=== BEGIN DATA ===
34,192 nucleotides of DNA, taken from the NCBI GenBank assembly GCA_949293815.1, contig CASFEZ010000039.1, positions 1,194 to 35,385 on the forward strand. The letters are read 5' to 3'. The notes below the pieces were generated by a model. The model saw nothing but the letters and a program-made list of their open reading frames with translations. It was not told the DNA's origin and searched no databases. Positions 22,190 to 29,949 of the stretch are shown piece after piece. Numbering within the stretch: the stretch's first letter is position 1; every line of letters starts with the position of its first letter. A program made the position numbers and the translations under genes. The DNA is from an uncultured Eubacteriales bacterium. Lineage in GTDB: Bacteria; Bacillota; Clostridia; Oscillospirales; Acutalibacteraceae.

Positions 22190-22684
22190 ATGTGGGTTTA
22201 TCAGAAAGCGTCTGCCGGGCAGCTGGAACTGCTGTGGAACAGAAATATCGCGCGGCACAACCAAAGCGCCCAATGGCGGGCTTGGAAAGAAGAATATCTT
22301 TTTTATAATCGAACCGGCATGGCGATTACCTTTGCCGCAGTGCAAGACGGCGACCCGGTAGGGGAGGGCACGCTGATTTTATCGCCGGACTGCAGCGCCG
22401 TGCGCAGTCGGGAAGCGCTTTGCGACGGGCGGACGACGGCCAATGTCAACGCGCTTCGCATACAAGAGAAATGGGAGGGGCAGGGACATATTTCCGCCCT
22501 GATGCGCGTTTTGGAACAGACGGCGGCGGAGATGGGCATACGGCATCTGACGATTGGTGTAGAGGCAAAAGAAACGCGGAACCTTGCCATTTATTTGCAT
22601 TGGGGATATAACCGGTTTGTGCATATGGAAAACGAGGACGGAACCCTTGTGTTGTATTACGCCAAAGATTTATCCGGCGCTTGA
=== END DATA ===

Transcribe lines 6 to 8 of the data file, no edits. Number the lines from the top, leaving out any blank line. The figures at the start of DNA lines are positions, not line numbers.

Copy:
22401 TGCGCAGTCGGGAAGCGCTTTGCGACGGGCGGACGACGGCCAATGTCAACGCGCTTCGCATACAAGAGAAATGGGAGGGGCAGGGACATATTTCCGCCCT
22501 GATGCGCGTTTTGGAACAGACGGCGGCGGAGATGGGCATACGGCATCTGACGATTGGTGTAGAGGCAAAAGAAACGCGGAACCTTGCCATTTATTTGCAT
22601 TGGGGATATAACCGGTTTGTGCATATGGAAAACGAGGACGGAACCCTTGTGTTGTATTACGCCAAAGATTTATCCGGCGCTTGA